5 Responses

  1. Susan Wilhite
    Susan Wilhite at |

    In our nascent field we have been sensitive to criticism that some people are actually qualified and have done real UX, and those who are faking it are catching a rising career and holding no talent or expertise much less passion. As with myths and legends, a part of this is probably and regrettably valid. Conversely, stakeholder expectations have tied UX to prior work of, for instance, market research, and those were different tools in other eras. And yet the haphazard growth of UX is indicative of the requirements that founded its existence, and thus the power of its birth. People do hop bandwagons when the bandwagon is going somewhere and attracting attention.

    Lis, your point may be that our field and the domains we practice in have matured to the point where we can afford to show our real hairy, smelly, loose worlds that we are small parts of. We can console ourselves with Einstein’s thought, “In theory, theory and practice are the same. In practice, they are not.”

    Reply
    1. Lis Hubert
      Lis Hubert at |

      Great points Susan! Def something to reflect on. Thanks!

      Reply
  2. Brian Durkin
    Brian Durkin at |

    Great post. I think, for me, it comes down to what has worked in the past mixed with what I know I need to do. Have I worked on interviewing users to get qualitative data? Yes. Have I done this for every project I have worked on? No and that is the unfortunate part. I know this is something that should happen but it just isn’t up to me to make that decision (even though I think it should be.) It is up to the stakeholders to “allow” it to happen. Someone needs to pay for it and if you can’t convince someone “we need to do it right”, then you need to adjust the process to work for the stakeholder/company/team.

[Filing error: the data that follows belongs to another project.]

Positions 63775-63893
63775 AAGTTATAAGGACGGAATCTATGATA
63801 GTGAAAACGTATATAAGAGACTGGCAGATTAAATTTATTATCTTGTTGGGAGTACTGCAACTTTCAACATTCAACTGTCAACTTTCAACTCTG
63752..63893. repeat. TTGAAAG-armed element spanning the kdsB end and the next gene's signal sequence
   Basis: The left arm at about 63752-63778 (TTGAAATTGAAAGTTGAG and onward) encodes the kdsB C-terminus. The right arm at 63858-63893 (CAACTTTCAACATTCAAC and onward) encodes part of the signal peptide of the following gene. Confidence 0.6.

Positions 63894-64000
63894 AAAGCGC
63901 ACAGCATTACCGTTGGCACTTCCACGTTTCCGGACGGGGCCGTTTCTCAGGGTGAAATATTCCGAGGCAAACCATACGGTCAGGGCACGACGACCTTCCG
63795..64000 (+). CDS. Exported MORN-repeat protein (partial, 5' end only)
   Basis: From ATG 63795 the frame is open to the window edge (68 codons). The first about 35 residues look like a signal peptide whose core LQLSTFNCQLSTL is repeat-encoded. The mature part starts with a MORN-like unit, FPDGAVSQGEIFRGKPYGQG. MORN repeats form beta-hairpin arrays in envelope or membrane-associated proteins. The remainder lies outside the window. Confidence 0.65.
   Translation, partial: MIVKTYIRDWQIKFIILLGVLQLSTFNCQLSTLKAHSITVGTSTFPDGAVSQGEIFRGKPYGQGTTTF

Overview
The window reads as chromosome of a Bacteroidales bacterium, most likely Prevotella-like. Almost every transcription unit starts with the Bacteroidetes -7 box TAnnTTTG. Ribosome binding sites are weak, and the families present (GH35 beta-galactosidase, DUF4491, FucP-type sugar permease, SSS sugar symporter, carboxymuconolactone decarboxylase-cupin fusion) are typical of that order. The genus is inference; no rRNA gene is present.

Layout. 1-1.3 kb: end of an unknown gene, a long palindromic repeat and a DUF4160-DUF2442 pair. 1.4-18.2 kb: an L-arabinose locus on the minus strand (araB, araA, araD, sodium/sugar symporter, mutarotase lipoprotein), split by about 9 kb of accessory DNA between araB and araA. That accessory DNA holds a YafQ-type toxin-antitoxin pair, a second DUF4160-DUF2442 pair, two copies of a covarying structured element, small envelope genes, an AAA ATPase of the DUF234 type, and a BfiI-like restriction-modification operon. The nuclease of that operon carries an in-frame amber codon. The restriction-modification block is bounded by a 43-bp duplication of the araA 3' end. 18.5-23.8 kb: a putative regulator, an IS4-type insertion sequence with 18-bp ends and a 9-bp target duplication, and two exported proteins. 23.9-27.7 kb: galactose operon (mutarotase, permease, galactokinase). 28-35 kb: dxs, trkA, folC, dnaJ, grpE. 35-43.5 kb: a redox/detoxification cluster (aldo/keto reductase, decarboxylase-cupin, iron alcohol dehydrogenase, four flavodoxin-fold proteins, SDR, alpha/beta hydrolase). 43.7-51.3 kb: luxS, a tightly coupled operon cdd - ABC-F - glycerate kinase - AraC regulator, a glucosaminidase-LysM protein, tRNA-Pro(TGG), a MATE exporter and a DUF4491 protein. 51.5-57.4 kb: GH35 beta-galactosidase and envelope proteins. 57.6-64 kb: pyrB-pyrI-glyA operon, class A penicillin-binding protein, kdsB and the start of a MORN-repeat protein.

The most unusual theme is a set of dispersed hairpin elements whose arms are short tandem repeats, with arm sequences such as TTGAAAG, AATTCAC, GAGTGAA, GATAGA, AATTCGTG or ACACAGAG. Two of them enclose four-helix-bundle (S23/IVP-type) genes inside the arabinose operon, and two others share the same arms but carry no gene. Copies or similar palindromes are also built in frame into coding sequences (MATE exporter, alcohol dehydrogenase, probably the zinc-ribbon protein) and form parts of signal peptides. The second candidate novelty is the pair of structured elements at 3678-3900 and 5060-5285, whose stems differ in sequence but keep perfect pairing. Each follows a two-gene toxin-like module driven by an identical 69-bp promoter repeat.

Being Lean in your process is having a Lean process.

    I know what “should” happen to create a great product and the issue is, it isn’t up to me most of the time. I do find it very exciting that companies are finally starting to listen to us as UX professionals and that we are seeing interaction design based start-ups but in the end, the client is always right and if they don’t want to test, if they don’t want to storyboard, if they don’t want to do a design studio or create a mood board, if they don’t want to iterate and collaborate, then they suck…I mean they are right. 😉

    Reply
    1. Lis Hubert
      Lis Hubert at |

      Here here! Well said Brian!

      Reply
    2. Donna Lichaw
      Donna Lichaw at |

      Become a stakeholder! I spent the week doing user research and design studios because I said so 🙂 And I’m doing more UX as a product manager than ever before because I have no choice if I want create products that people want to actually use and pay for. Win win.

      Reply

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